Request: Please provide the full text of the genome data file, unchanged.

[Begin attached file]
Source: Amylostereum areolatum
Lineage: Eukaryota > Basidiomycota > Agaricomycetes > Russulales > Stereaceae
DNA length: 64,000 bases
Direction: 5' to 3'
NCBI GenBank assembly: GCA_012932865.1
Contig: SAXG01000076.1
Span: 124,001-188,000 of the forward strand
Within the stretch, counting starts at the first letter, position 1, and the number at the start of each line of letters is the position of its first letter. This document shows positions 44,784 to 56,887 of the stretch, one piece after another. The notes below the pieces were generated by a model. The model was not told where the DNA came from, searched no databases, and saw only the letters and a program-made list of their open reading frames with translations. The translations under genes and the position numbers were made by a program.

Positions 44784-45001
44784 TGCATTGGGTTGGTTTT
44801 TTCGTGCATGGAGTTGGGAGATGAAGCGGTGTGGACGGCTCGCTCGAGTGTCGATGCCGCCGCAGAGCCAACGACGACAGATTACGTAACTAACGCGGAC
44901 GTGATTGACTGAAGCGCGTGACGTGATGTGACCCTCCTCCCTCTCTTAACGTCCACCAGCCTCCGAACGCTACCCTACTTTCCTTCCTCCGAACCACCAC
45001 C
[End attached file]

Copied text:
Source: Amylostereum areolatum
Lineage: Eukaryota > Basidiomycota > Agaricomycetes > Russulales > Stereaceae
DNA length: 64,000 bases
Direction: 5' to 3'
NCBI GenBank assembly: GCA_012932865.1
Contig: SAXG01000076.1
Span: 124,001-188,000 of the forward strand
Within the stretch, counting starts at the first letter, position 1, and the number at the start of each line of letters is the position of its first letter. This document shows positions 44,784 to 56,887 of the stretch, one piece after another. The notes below the pieces were generated by a model. The model was not told where the DNA came from, searched no databases, and saw only the letters and a program-made list of their open reading frames with translations. The translations under genes and the position numbers were made by a program.

Positions 44784-45001
44784 TGCATTGGGTTGGTTTT
44801 TTCGTGCATGGAGTTGGGAGATGAAGCGGTGTGGACGGCTCGCTCGAGTGTCGATGCCGCCGCAGAGCCAACGACGACAGATTACGTAACTAACGCGGAC
44901 GTGATTGACTGAAGCGCGTGACGTGATGTGACCCTCCTCCCTCTCTTAACGTCCACCAGCCTCCGAACGCTACCCTACTTTCCTTCCTCCGAACCACCAC
45001 C